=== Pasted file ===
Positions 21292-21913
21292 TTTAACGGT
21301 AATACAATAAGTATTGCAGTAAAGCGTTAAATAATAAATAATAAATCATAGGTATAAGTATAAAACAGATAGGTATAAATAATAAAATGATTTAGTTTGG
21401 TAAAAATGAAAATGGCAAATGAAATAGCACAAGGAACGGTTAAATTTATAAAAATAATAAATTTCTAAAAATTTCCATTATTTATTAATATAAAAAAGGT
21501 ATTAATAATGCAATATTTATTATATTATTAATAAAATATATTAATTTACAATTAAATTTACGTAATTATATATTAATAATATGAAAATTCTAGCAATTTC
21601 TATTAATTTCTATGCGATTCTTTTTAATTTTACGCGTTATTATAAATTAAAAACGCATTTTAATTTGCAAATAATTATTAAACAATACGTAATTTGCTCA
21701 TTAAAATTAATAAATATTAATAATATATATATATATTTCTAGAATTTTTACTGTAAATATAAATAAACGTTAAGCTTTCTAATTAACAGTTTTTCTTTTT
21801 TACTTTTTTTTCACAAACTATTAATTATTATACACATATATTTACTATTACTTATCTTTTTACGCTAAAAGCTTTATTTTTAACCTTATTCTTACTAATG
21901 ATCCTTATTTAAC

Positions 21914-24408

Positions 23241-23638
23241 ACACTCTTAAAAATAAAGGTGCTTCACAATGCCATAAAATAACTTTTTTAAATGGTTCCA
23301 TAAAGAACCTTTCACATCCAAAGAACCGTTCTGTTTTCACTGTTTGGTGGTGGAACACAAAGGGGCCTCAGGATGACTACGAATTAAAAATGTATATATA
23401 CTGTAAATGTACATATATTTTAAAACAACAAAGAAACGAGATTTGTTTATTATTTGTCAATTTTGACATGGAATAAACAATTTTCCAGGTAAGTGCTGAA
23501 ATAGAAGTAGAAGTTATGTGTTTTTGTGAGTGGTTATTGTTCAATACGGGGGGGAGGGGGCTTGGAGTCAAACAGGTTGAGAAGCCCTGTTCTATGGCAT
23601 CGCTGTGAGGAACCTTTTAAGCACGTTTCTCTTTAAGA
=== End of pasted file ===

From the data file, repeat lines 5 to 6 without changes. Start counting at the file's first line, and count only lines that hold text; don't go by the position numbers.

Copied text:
21501 ATTAATAATGCAATATTTATTATATTATTAATAAAATATATTAATTTACAATTAAATTTACGTAATTATATATTAATAATATGAAAATTCTAGCAATTTC
21601 TATTAATTTCTATGCGATTCTTTTTAATTTTACGCGTTATTATAAATTAAAAACGCATTTTAATTTGCAAATAATTATTAAACAATACGTAATTTGCTCA